Prosecutors said Emile Cilliers was looking to use life insurance money to pay his debts and support his lover. Cilliers has denied attempted murder despite also tampering with a gas cooker in the family home.
A former British army sergeant was sentenced to at least 18 years in prison on Friday for tampering with hits wife's parachute in an apparent attempt to get an insurance payout in 2015. Emile Cilliers, 38, has denied attempted murder.
Cilliers was convicted last month after the court heard that, knowing his wife was planning a skydive, he twisted the lines to her parachute's main canopy and removed a mechanism from the reserve lines, which would prevent the chute from opening.
Forty-one-year-old Victoria Cilliers, a veteran skydiving instructor, fell nearly 4,000 feet (1,200 meters) and only survived because she fell into a freshly plowed field. She sustained severe injuries to her spine, leg, collarbone and ribs.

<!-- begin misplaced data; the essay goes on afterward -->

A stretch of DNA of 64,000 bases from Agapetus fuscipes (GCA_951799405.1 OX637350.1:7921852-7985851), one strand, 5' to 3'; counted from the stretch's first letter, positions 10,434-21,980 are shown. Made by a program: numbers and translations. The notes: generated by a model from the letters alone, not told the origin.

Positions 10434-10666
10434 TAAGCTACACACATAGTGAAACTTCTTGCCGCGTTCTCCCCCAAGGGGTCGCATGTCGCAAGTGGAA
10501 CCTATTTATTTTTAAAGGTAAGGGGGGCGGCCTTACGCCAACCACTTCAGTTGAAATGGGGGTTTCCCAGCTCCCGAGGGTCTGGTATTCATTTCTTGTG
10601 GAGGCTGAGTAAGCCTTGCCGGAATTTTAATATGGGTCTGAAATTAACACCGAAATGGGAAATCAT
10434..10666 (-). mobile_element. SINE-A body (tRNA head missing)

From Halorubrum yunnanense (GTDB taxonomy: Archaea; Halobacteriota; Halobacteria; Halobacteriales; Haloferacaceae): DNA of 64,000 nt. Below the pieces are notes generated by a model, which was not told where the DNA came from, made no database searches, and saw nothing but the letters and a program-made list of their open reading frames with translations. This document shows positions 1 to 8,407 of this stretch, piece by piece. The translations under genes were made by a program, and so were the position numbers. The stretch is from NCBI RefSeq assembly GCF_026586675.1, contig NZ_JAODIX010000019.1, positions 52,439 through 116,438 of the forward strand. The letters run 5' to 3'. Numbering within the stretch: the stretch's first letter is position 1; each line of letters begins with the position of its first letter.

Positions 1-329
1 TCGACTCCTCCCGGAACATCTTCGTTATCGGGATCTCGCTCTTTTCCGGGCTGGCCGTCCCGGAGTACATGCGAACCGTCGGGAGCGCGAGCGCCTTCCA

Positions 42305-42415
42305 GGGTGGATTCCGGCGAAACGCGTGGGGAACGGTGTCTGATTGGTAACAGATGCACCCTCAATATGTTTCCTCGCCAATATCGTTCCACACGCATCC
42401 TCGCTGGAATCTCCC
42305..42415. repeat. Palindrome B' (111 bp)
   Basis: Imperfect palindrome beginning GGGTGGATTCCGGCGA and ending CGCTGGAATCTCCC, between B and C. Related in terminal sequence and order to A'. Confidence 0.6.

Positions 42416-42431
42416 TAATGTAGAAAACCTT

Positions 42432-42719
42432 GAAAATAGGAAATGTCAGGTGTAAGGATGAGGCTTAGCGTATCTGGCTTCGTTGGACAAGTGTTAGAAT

Prosecutors told the court that Emile Cilliers was deeply in debt, and wanted his wife's life insurance money to pay off his expenses and start a new life with his lover.
They also argued that Cilliers had also tried to damage a gas cooker in their home, hoping it would explode if his wife turned it on.
He has been dismissed by the army and was given a life sentence, without the possibility of parole for 18 years.
"You have shown yourself to be a person of quite exceptional callousness who will stop at nothing to satisfy his own desires, material or otherwise," the judge said.
Detective Inspector Paul Franklin, who investigated the case, described Cilliers to reporters outside the courthouse as "a cold, callous, selfish man who cares only about money and his sexual conquests."
es/msh (AP, Reuters)